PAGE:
Random Erik

Ramblings on Cartoons, Music, Pop Culture and Whatever

Sleepless in Austin

I won’t be getting much sleep this weekend.

Since leaving AOL (with few regrets) and London (with a fair few of them) in 1999, I’ve spent a good deal of time pursuing comics and animation. In that time, I’ve taken the occasional class, worked from how-to books, doodled, scribbled, and created some illustrations of which I’m proud. But somehow, I’ve failed to create many comics or animations.

The past year has been different. While my output level still has me frustrated, I actually have created a dozen or so pages of comics and some animation tests for a larger project. Small steps. I work relatively slowly, both because I’m not one of those people who can whip out a good drawing in a minute. My drawing process is scribbling to find the right line, correcting, cleaning up, retrieving the pencil I’ve thrown across the room, going to do something else, come back and maybe finish something I’m okay with. As you might guess, this doesn’t lead to towering stacks of output.

Osamu Tezuka is one of my heroes: he created Astro Boy, Kimba and lots more. In fact, he completed 150,000 pages of manga, just short of 500 24-minute anime episodes, and 200,000 pages of animation scripts. If he hadn’t died at a relatively young 60, I’m sure those numbers would be much larger. If I give up sleeping and social contact, I might produce a workload that doesn’t put a dent in that.

Last summer, though, I took a course entitled Comics Storytelling at the University of California Fresno. Fresno might not sound impressive, but the faculty included Scott McCloud and Jessica Abel. Check out their work, if you don’t recognize the names. Being in a room full of very talented students, I went from the guy who cringed at showing his work to the guy who had created four finished pages of comics in two weeks. Things had changed. And something stuck, since I’m continuing to create new pages.

But I’m still slow. Working hard, I can do a page in a few days. And I don’t do two pages a week. Things pull me away and I finish maybe four pages a month.

So, finally, back to not sleeping this weekend. Tomorrow is the official 24 Hour Comics Day. It originated with a challenge by the aforementioned Scott McCloud. Participants create 24 pages of comics (plus a cover) in 24 hours. Twenty-four consecutive hours. And yours truly is taking part. Those of you with more advanced math degrees may have already compared my average page creation time to an hour a page (plus cover, and incidentally, plus scripting since you’re supposed to come in without a firm story in mind). So this will be interesting.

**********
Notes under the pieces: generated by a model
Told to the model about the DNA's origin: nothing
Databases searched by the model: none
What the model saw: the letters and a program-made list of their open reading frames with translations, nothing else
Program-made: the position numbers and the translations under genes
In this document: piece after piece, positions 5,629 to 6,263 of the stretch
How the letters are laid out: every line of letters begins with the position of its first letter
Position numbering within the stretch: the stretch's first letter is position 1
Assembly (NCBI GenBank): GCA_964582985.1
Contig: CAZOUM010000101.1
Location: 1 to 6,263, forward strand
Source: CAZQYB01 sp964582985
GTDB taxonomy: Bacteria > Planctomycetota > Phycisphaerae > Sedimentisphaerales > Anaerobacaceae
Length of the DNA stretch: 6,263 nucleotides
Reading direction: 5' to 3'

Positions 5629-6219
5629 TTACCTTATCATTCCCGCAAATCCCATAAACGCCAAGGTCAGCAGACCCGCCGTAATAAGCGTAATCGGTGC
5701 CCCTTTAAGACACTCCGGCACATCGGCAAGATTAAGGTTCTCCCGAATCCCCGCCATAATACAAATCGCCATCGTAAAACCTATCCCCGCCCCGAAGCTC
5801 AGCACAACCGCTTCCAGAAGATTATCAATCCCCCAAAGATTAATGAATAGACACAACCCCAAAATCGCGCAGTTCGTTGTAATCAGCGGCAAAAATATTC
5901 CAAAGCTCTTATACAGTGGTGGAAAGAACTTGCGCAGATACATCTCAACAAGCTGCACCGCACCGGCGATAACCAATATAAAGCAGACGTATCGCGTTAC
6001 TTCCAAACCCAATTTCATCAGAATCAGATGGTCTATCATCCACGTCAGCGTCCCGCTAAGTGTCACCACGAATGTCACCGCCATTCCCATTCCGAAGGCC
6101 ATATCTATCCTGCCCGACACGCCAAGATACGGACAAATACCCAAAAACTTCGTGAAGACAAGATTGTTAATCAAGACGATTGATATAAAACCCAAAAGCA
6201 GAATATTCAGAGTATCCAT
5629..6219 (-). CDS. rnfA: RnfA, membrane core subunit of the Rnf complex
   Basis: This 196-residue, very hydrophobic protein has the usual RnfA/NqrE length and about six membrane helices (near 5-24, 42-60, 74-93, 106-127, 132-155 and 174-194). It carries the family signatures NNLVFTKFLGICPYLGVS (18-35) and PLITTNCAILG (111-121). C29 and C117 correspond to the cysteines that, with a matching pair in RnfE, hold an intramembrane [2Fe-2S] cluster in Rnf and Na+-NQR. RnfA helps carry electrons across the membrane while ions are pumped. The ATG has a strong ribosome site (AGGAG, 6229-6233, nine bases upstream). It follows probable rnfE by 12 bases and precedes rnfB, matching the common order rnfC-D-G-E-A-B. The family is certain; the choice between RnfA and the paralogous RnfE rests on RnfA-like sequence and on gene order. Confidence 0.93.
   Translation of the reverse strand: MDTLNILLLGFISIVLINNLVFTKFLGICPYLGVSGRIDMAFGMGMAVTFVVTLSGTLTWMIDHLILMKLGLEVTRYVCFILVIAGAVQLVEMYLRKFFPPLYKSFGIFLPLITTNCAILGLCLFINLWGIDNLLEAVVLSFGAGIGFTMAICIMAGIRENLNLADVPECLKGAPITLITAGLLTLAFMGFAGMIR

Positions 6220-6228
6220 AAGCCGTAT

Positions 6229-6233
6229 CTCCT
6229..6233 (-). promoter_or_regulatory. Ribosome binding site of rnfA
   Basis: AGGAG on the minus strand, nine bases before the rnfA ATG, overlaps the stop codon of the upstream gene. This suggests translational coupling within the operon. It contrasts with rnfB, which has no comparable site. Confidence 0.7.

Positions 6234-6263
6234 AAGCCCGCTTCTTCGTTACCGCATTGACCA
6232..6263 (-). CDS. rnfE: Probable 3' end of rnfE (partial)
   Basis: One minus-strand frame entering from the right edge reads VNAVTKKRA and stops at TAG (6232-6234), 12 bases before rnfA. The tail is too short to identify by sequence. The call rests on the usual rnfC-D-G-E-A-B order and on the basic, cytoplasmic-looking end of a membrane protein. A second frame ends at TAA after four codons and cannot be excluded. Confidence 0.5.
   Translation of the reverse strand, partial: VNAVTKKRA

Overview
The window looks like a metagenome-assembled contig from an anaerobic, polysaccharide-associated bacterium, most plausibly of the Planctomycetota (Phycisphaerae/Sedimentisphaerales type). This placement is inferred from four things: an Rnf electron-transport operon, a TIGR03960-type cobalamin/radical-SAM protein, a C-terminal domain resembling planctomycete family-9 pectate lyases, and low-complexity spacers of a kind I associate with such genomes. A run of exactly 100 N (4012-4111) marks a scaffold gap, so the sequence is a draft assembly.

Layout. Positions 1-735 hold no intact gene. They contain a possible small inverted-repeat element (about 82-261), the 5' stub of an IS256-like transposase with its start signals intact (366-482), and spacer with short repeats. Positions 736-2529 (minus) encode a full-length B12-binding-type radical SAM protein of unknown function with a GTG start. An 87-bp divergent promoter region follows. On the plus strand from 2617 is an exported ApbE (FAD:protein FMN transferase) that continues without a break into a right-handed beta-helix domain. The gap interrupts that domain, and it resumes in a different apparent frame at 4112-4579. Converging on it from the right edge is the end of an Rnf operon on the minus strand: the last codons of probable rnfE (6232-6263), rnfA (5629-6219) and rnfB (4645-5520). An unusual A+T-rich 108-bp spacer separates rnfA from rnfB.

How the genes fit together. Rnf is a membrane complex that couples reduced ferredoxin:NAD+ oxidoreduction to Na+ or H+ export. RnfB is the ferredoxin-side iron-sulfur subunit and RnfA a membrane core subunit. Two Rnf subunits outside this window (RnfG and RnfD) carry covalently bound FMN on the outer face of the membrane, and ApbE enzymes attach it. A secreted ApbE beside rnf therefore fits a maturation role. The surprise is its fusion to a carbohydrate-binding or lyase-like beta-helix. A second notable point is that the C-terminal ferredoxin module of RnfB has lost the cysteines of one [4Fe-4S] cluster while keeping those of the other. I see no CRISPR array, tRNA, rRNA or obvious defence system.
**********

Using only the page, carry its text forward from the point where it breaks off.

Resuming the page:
I’ll either have a breakthrough or a breakdown. Perhaps the 24 Hour Comics Day people are hushing up the names and locations of the heavily medicated people who are now only allowed to draw with crayons.

As Austin is wont to do, our fair city hosted the world’s largest gathering of artists in 2005’s event: around 70 people. We won’t set the record this year. Austin Books, the sponsor, remodeled and can only support 26 people. But I made the list. I’m committed. Or about to be committed, we’ll know by Sunday.

Fortunately, 24 pages is a goal. Just finishing as much as you can in 24 hours is also a noble goal. And a difficult one. According to the Austin Books site, only 30% of last year’s participants finished 24 pages or lasted 24 hours.

And oh, I’m going to make it. My competitive streak is kicking in. You can check out my In Your Face posting for more about my ability to destroy myself in achieving a goal.

So look for my inevitable Aftermath posting next week. Once I’ve woken up. And I hope you’ll forgive me if it’s written in crayon. If it is, I’ll let you know where to send the get-well-soon cards.


By the way, Austin Books will be open the entire length of the contest. Drop by to see the monkeys drawing. They’re at 5002 North Lamar Boulevard here in Austin.And for those of you new to comics, may I recommend that you pick up some of the following? I’ve avoided the obvious Superman/Spider-Man/X-Men stuff, you know whether or not that stuff is for you.

  • For the humor fan: Kyle Baker’s Plastic Man.
  • For fans of fantasy with believably real characters on no Tolkien rip-offs: Jeff Smith’s Bone.
  • For funny, realistic, heartbreaking and unforgettable characters living in the (mostly) real world: Jaime Hernandez’s Locas.
  • For fans of Gabriel Garcia Marquez’s magical realism: Gilbert Hernandez’s Palomar.
  • For fans of literate horror/fantasy: Neil Gaiman’s The Sandman.
  • For the “I just don’t get Manga” crowd: Osamu Tezuka’s Buddha and Phoenix series.

I’ll add any recommendations you might have. Like I said, skip the mainstream superhero stories unless there’s something compellingly different about them. Give me a title and who you recommend it to.

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